Tennis pro Novak Djokovic won his court battle to remain in Australia Monday morning after border officials canceled his visa, but his fight with the Australian government may not yet be over.

Claiming “medical exemption,” which was granted to him by Tennis Australia, Djokovic revealed to the court that he tested positive for Covid-19 just this last December. This recent contact with the virus cleared him with Tennis Australia’s independent panel, winning the approval of Federal Circuit Court Judge Anthony Kelly as well.

Posting a photo from the Australian Open tennis court during training, Djokovic seemed in all smiles after news broke that the judge issued a veto. Meanwhile, confused supporters fought with police outside his lawyer’s office.

The chaos has left fans with many questions regarding his status in the country, his ability to play, and whether or not the Australian government will have the final say on his possible deportation.


As of Monday, Djokovic has won his right to stay, but Australian border officials are standing firm on their belief that letting unvaccinated people into the county may still pose major public health risks.

Alex Hawke, Australia’s immigration minister, still possesses “personal power” to send Novak back to Serbia. According to The Guardian, the minister could determine that it is “in the public interest” to cancel his visa and deport Djokovic over the judge’s ruling.

Hawke was also cited as a supporter of Prime Minister Scott Morrison, who previously sided with border officials about not letting Djokovic into the country on any special provisions.

“The rule is very clear,” Morrison said last Thursday. “You need to have a medical exemption. He didn’t have a valid medical exemption. We make the call at the border, and that’s where it’s enforced.”

The final decision to deport Novak rests in the immigration minister’s hands but doing so comes with some significant consequences.

If your visa is canceled under this provisional power, The Guardian reported, you’re banned from entering the country for over three years.

Such a decision would be extremely detrimental to both Novak Djokovic and the Australian Open. While, the tournament would lose its defending champion and world No. 1 player for three years, Djokovic would also lose the ability to play in one of the most important annual tournaments, resulting in significant harm to his career, ranking, and income.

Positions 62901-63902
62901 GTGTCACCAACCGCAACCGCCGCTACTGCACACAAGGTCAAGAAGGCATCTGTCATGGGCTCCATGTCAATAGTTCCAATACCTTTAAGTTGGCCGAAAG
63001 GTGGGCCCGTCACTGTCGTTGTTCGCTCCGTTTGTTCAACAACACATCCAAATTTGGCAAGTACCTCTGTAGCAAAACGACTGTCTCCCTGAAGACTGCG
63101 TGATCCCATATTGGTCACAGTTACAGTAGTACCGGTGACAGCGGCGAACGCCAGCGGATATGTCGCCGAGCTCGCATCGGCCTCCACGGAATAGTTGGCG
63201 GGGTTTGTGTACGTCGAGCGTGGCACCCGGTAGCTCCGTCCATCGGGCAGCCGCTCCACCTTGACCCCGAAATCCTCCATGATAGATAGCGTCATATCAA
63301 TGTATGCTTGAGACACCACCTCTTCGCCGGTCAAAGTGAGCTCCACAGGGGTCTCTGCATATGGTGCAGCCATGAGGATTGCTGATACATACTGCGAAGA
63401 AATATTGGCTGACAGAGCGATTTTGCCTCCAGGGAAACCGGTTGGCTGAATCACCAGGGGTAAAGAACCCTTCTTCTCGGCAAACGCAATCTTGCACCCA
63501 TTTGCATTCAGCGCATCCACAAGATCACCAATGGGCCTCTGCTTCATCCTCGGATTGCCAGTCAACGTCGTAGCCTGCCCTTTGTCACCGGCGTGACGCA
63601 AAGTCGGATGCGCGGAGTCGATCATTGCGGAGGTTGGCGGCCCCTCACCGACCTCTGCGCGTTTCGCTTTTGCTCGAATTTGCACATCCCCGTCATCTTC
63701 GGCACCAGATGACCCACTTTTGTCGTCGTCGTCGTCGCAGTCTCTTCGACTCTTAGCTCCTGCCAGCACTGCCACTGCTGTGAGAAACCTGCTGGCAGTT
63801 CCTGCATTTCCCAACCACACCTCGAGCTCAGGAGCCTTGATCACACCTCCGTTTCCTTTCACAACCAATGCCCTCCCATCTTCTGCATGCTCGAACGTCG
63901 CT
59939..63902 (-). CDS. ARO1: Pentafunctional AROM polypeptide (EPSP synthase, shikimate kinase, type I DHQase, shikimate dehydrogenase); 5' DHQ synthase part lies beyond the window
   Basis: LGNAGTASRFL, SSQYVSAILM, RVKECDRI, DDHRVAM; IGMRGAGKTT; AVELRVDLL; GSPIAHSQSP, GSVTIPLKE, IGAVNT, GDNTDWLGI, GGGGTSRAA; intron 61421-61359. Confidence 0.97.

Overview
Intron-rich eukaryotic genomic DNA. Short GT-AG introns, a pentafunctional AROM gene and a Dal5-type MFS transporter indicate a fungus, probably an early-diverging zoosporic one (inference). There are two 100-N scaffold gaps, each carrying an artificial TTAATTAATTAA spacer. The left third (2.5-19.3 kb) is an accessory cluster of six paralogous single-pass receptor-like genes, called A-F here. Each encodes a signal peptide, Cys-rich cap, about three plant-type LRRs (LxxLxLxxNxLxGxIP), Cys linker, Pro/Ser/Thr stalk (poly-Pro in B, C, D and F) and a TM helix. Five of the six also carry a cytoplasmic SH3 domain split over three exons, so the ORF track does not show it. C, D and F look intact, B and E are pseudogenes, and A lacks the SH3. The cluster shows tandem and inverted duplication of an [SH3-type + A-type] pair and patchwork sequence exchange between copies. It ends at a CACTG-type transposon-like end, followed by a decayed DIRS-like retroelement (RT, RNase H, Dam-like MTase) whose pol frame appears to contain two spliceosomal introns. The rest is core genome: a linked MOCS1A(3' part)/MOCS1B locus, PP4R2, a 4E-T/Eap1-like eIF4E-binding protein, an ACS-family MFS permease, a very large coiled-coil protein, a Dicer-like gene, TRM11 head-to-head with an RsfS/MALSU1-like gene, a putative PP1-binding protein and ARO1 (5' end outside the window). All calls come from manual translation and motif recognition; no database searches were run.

No timetable was given regarding how quickly Hawke must come to a decision whether or not to deport Djokovic, but the tournament begins next Monday, Jan. 17.

Anti-vax protesters in Australia clash with police outside of Novak Djokovic's Park Hotel
Anti-vax protesters in Australia clash with police outside of Novak Djokovic’s Park Hotel. Photo Credit: Shutterstock


After winning his case with Judge Anthony Kelly’s veto, Novak Djokovic is now cleared to enter the first round of the tournament.

“Despite all that has happened, I want to stay and try to compete,” the tennis pro wrote in a series of Tweets on Monday. “I remain focused on that. I flew here to play at one of the most important events we have in front of the amazing fans.”

With qualifying rounds still underway, draws for Men’s singles have yet to be announced, meaning that is it unknown who will be Djokovic’s first opponent. The draw is expected to be revealed on Thursday, Jan. 13.

Though Tennis Australia has yet to comment on the court’s decision, it is highly likely that he is still considered medically exempt by the organization and will be featured in the upcoming tournament.


Novak Djokovic is not only the defending champion, but 2021’s defending world No. 1 ranked tennis player. He has won the Australian Open nine times over the course of his professional career and will now be seeking his 10th.

Djokovic is also hoping to beat the record for the most grand slam tournaments won, at 20 titles. He is currently in a tie with Roger Federer and Rafael Nadal. Should he win another major tournament, he would hold the most grand slam single’s titles out of any male tennis player in the history of the sport.